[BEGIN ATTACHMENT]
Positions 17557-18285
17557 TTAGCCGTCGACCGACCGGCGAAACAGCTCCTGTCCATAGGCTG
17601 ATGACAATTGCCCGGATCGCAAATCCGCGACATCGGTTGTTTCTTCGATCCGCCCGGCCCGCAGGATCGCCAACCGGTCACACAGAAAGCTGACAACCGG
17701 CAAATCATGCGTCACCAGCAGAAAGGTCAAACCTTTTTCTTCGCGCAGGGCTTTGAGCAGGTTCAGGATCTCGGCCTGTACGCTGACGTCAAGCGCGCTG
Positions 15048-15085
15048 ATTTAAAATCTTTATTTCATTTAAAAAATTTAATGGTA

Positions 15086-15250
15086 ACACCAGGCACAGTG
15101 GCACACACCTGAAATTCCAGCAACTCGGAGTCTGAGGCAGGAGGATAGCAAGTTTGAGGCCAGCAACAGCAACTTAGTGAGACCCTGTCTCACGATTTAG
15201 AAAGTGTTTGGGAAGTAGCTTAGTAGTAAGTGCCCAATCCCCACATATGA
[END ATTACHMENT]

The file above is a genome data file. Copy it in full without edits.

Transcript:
Positions 17557-18285
17557 TTAGCCGTCGACCGACCGGCGAAACAGCTCCTGTCCATAGGCTG
17601 ATGACAATTGCCCGGATCGCAAATCCGCGACATCGGTTGTTTCTTCGATCCGCCCGGCCCGCAGGATCGCCAACCGGTCACACAGAAAGCTGACAACCGG
17701 CAAATCATGCGTCACCAGCAGAAAGGTCAAACCTTTTTCTTCGCGCAGGGCTTTGAGCAGGTTCAGGATCTCGGCCTGTACGCTGACGTCAAGCGCGCTG
Positions 15048-15085
15048 ATTTAAAATCTTTATTTCATTTAAAAAATTTAATGGTA

Positions 15086-15250
15086 ACACCAGGCACAGTG
15101 GCACACACCTGAAATTCCAGCAACTCGGAGTCTGAGGCAGGAGGATAGCAAGTTTGAGGCCAGCAACAGCAACTTAGTGAGACCCTGTCTCACGATTTAG
15201 AAAGTGTTTGGGAAGTAGCTTAGTAGTAAGTGCCCAATCCCCACATATGA